WASHINGTON — Three mass shooting incidents in the United States in the span of a week are now showing that “their emotional impact is resonating, understandably, across the nation,” said Bishop Shelton J. Fabre of Houma-Thibodaux, Louisiana, chairman of the U.S. bishops’ Ad Hoc Committee Against Racism. “The effects of the evil and sin, we are all impacted by it.”
Bishop Fabre said many people think of racism of being a matter for blacks and whites, “but I think there are many, many faces to racism, so I think it resonates with the pastoral letter,” assembled by his committee and approved by the bishops last year, “when we say that this evil affects everyone, and all communities are affected by racism.”
The deadliest of the three shootings took place Aug. 3 in El Paso, Texas, where accused gunman Patrick Crusius opened fire at a Walmart store in the city, with 22 dead and dozens more wounded. Many of the victims were Hispanic. Crusius had posted a manifesto — some called it a screed — online against an “invasion” of the United States by Hispanics.
Less than 24 hours after the El Paso shooting, a gunman shot nine people dead, including his own sister, at a nightclub in Dayton, Ohio, Aug. 4 before police gunned him down. On July 28, a gunman killed three people at a garlic festival in Gilroy, California, before taking his own life. At least 15 others were injured.
The pastoral letter, “Open Wide Our Hearts: The Enduring Call to Love — A Pastoral Letter Against Racism,” included separate sections detailing racist treatment directed at African Americans, Hispanics and Native Americans.
“Many groups are still experiencing prejudice,” Hispanics among them, the pastoral says. “Hispanics have been referred to by countless derogatory names, have encountered negative assumptions made about them because of their ethnicity, have suffered discrimination in applying for college, for housing, and in registering to vote.”
It adds, “Many people of Hispanic heritage come from families that were in this land long before the borders changed.”
The pastoral notes, “Participating in or fostering organizations that are built on racist ideology — for instance, neo-Nazi movements and the Ku Klux Klan — is also sinful; they corrupt individuals and corrode communities. None of these organizations have a place in a just society.”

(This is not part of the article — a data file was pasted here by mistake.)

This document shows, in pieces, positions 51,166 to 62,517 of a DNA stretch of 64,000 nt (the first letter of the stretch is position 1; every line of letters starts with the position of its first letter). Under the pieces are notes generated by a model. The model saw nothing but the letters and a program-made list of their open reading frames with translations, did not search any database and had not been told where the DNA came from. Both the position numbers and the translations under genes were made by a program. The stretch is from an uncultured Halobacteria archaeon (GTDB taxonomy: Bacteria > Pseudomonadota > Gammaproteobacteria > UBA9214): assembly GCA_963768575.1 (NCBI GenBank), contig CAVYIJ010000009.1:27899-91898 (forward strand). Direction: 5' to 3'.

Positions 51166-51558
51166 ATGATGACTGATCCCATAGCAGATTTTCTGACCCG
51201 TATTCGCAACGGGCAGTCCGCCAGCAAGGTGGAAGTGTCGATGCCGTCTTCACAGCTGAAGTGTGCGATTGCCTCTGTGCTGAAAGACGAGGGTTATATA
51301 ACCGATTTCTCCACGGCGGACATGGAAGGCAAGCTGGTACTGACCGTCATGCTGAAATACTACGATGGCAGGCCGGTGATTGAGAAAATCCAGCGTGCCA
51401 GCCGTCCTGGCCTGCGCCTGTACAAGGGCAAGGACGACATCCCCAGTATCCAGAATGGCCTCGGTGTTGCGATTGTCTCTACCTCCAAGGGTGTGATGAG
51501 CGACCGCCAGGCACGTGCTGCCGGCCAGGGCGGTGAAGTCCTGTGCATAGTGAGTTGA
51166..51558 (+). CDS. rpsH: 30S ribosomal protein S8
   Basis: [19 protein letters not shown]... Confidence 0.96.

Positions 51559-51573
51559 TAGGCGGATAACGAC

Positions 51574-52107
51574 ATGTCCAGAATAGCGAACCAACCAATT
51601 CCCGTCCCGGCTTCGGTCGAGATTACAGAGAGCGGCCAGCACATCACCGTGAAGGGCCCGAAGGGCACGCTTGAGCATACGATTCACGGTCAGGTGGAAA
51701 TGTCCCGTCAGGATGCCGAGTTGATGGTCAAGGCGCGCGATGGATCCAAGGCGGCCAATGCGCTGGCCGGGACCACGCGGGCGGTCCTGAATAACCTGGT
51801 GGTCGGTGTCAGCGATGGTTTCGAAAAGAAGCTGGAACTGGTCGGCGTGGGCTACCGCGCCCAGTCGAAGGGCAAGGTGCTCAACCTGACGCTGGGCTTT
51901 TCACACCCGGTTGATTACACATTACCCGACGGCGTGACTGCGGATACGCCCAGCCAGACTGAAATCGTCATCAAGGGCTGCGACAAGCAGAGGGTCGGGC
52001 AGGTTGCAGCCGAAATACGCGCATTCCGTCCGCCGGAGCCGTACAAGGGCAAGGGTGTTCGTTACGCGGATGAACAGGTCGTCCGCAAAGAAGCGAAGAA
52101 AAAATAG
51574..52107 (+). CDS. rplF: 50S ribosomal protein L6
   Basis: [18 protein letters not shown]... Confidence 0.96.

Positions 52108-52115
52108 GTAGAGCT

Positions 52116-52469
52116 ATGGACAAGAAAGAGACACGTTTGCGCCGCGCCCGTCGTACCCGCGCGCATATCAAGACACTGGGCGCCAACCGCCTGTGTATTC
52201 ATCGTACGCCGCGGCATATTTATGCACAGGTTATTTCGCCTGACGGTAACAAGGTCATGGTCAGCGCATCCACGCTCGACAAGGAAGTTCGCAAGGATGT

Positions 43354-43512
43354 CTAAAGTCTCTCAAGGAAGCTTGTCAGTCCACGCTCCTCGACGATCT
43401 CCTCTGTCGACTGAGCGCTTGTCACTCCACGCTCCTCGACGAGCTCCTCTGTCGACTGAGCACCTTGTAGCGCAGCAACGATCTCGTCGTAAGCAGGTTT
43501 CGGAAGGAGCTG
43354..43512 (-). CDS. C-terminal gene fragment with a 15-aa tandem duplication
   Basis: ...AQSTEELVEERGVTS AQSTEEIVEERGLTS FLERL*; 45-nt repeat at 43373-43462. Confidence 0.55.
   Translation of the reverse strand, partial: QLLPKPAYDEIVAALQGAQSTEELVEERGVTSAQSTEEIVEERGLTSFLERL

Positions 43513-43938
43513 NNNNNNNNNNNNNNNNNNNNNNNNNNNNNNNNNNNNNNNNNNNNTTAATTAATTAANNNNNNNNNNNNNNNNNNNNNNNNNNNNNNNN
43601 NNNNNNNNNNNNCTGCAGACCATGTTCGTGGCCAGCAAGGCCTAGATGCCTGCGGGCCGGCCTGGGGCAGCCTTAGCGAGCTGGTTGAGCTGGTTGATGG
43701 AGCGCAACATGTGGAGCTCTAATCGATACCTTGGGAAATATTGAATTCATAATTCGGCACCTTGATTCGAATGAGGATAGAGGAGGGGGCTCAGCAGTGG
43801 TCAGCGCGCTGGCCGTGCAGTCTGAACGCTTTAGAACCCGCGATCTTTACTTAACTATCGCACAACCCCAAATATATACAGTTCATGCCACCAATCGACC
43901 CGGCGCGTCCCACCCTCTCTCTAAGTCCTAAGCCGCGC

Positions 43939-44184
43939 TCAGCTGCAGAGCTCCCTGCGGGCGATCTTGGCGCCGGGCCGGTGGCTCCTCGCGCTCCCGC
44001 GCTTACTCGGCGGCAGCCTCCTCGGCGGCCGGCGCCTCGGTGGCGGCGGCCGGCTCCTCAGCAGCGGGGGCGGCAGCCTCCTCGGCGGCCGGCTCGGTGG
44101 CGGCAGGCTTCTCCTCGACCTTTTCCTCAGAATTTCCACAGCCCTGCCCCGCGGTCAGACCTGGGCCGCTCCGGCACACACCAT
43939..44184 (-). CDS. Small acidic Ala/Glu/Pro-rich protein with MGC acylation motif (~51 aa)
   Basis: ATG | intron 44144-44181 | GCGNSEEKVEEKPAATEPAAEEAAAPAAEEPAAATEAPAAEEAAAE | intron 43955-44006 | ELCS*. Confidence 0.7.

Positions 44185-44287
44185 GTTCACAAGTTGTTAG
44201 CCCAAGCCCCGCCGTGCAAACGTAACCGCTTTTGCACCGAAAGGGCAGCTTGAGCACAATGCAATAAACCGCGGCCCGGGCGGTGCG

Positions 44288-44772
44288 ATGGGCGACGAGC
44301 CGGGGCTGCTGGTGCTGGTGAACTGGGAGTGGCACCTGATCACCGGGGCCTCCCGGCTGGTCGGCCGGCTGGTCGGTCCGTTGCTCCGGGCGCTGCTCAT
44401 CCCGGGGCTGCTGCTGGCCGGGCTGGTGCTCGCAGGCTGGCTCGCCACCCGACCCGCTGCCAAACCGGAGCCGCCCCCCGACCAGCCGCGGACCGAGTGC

In addressing racism, “to press forward without fear means ‘to walk humbly with God’ in rebuilding our relationships, healing our communities, and working to shape our policies and institutions toward the good of all, as missionary disciples,” the pastoral says.
Asked about the prevalence of guns in American society, Bishop Fabre said, “I am a bishop in Louisiana,” adding with a chuckle, “where hunting is a sportsman’s paradise,” but “I don’t understand assault weapons. The (U.S.) bishops have stood against assault weapons, banning all assault weapons. They don’t have any hunting purpose. They just have one purpose. That is to kill.”
“I know people who hunt,” Bishop Fabre said, “but I don’t know anyone who uses an assault weapon.”
Two days before the El Paso shooting, Bishop Fabre and two other U.S. bishops issued a joint statement chiding the “divisive and disrespectful” language of President Donald Trump’s denigration of Baltimore — where Bishop Fabre had conducted a listening session in May on racism in the church — in a series of tweets that others had condemned as racist.
“Social media is used to fire things off without reflection or without conversation. I don’t necessarily like that, and I think most people would say they don’t like that,” Bishop Fabre said in an Aug. 7 telephone interview with Catholic News Service.
“I don’t think Twitter is the best way to fire off things, 134 characters or whatever it is, that deserve substantive ongoing discussions and conversation,” Bishop Fabre said. “I would hate to limit interaction on very important conversations. It has its place, but I am a believer in conversation and dialogue, and that takes time.”
Referring again to the Baltimore listening session — one in an ongoing series of listening sessions that started before the pastoral letter was approved — Bishop Fabre said those who have shared their experiences of racism and listened to those stories are “building bridges” to counteract racism. “We have many, many challenges and many, many struggles, but I don’t think that hope is lifted up enough,” he added.
“I think that healing can continue from the encounter that has begun in the listening session. That is where I see hope myself,” he added. “I have seen it, I have experienced it, and I just know that there are people who are doing wonderful things out there who aren’t getting recognition for what they’ve accomplished.”
“If we have the kind of substantive discussions and encounters that we need to have,” Bishop Fabre said, “headlines that we see today will be a thing of the past.”